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March 2011, Volume 41 Number 3 , p 66 - 66


  • Sarah Kovosi BScN, RN
  • Michelle Freeman MScN, BScN, RN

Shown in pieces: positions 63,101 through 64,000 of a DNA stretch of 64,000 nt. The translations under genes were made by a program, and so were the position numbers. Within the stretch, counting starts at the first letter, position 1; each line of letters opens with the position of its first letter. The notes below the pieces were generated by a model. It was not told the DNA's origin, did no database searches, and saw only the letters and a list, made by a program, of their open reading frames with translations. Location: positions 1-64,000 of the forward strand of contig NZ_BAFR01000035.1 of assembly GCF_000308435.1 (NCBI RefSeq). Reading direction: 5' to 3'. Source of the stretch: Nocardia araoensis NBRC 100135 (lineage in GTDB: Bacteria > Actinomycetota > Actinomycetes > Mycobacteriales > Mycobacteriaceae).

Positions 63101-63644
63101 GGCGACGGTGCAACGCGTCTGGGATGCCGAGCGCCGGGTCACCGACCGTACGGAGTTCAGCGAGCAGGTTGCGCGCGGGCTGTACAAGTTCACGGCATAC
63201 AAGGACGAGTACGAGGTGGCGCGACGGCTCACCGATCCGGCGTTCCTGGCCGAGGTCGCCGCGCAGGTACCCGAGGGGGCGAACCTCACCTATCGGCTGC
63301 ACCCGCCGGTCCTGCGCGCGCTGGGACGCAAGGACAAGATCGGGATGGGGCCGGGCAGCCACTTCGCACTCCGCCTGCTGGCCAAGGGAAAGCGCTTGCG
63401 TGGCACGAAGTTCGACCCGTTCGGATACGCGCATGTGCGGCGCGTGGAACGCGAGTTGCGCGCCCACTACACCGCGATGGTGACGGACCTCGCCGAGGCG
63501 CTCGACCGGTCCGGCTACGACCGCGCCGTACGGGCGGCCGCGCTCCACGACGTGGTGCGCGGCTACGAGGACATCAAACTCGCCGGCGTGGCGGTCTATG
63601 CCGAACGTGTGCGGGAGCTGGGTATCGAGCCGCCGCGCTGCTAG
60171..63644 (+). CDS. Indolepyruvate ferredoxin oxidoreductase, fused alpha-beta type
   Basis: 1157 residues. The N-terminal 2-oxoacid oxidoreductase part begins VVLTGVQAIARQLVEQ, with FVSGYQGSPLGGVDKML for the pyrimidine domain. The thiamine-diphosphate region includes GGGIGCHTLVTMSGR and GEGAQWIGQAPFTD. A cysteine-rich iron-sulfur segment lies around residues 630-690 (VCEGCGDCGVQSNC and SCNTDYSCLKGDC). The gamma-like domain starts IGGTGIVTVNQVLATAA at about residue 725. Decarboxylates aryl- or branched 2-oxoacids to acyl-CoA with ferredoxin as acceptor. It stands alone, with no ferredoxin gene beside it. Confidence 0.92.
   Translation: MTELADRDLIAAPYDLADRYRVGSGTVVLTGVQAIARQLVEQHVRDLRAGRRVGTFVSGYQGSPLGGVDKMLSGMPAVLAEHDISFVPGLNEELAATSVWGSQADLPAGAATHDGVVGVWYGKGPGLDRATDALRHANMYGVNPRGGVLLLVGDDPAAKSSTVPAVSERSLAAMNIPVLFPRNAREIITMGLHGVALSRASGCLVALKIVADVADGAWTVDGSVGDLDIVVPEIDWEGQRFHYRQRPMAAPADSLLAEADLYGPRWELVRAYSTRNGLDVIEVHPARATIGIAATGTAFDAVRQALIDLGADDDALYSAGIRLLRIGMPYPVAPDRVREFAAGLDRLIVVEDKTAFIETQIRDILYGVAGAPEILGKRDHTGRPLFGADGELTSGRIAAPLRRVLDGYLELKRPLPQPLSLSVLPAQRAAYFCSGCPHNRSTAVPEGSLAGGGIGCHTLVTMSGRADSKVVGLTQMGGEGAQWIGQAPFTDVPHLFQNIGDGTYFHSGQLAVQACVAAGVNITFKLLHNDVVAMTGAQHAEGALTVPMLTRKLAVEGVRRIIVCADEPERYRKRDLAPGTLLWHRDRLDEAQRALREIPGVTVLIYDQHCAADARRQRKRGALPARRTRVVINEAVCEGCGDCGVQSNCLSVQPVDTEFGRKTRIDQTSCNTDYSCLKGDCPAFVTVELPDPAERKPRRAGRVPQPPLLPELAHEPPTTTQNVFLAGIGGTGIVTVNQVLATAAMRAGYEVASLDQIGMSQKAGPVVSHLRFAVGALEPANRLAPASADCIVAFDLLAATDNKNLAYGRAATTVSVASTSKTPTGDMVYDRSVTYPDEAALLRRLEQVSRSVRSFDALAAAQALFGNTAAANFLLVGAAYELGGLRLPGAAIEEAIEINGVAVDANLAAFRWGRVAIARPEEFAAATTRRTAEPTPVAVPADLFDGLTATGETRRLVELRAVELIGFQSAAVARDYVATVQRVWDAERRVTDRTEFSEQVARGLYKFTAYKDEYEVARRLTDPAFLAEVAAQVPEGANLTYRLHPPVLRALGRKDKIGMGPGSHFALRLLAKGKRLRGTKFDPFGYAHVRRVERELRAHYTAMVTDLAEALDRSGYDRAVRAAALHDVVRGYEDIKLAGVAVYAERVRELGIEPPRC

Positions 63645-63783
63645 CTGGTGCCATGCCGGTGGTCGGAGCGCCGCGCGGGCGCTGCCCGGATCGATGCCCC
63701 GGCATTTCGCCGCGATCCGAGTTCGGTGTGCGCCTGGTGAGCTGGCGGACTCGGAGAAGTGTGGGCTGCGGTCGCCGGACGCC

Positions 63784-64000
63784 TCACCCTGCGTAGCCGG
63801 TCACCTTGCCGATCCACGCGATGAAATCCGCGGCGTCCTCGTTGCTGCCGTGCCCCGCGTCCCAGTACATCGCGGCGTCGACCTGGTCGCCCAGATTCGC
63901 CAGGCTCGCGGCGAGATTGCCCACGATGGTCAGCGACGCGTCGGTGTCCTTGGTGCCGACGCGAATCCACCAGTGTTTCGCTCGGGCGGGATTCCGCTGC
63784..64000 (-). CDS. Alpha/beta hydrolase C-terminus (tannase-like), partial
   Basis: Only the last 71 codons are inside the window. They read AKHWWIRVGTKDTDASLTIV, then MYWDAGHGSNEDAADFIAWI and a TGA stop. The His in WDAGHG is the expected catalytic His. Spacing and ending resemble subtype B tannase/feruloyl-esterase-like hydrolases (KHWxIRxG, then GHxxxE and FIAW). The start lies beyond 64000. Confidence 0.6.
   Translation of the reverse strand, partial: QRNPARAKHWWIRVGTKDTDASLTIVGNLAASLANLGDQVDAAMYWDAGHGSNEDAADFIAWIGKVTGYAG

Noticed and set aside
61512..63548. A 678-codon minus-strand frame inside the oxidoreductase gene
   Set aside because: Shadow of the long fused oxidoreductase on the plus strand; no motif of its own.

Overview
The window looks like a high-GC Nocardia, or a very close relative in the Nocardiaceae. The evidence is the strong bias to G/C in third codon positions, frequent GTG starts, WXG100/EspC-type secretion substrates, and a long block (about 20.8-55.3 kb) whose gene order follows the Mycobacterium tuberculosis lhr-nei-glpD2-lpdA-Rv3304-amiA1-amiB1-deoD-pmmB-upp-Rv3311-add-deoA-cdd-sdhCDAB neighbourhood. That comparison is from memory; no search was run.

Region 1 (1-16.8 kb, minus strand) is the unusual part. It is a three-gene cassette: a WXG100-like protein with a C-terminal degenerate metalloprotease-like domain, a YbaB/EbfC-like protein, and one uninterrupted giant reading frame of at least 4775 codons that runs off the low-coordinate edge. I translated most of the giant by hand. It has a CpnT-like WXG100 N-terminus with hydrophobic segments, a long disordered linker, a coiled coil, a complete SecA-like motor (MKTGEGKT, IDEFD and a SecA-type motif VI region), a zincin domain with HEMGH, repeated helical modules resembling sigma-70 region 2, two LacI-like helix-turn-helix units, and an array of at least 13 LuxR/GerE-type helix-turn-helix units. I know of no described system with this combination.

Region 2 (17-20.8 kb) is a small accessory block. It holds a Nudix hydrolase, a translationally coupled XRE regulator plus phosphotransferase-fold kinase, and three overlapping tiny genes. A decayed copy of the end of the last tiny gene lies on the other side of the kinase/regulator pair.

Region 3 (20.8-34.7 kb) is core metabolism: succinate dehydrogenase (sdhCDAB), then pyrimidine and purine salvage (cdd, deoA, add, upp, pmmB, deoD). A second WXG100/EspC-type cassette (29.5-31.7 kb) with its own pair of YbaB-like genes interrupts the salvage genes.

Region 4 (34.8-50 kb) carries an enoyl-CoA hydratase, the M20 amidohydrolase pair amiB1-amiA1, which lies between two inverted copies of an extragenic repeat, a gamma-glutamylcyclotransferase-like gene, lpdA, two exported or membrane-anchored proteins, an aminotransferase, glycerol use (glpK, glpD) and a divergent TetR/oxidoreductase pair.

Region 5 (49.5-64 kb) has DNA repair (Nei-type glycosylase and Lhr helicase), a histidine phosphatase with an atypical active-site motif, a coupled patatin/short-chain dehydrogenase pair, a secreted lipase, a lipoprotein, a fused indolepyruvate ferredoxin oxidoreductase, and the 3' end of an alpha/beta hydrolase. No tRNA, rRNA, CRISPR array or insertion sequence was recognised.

My medical-surgical patient with Parkinson disease (PD) is worried about receiving his levodopa/carbidopa on time. Can you explain why?-J.R., MO.Sarah Kovosi, BScN, RN, and Michelle Freeman, MScN, BScN, RN, replied: PD is a disorder of the central nervous system resulting from a lack of dopamine, an important neurotransmitter.1 Each patient is unique, but most experience bradykinesia, rigidity, postural instability, and tremor. Several other symptoms may occur in PD; symptoms gradually worsen as the disease progresses.Levodopa, a precursor of dopamine, is the drug most commonly prescribed for PD. Dopamine doesn't easily cross the blood-brain barrier and is usually combined with carbidopa. This combination inhibits the breakdown of levodopa, making more drug available when it reaches the brain.2,3 For optimal symptom control, levodopa/carbidopa should be taken on a very precise schedule. Some patients fear hospital admission because they don't trust the staff to administer their medication

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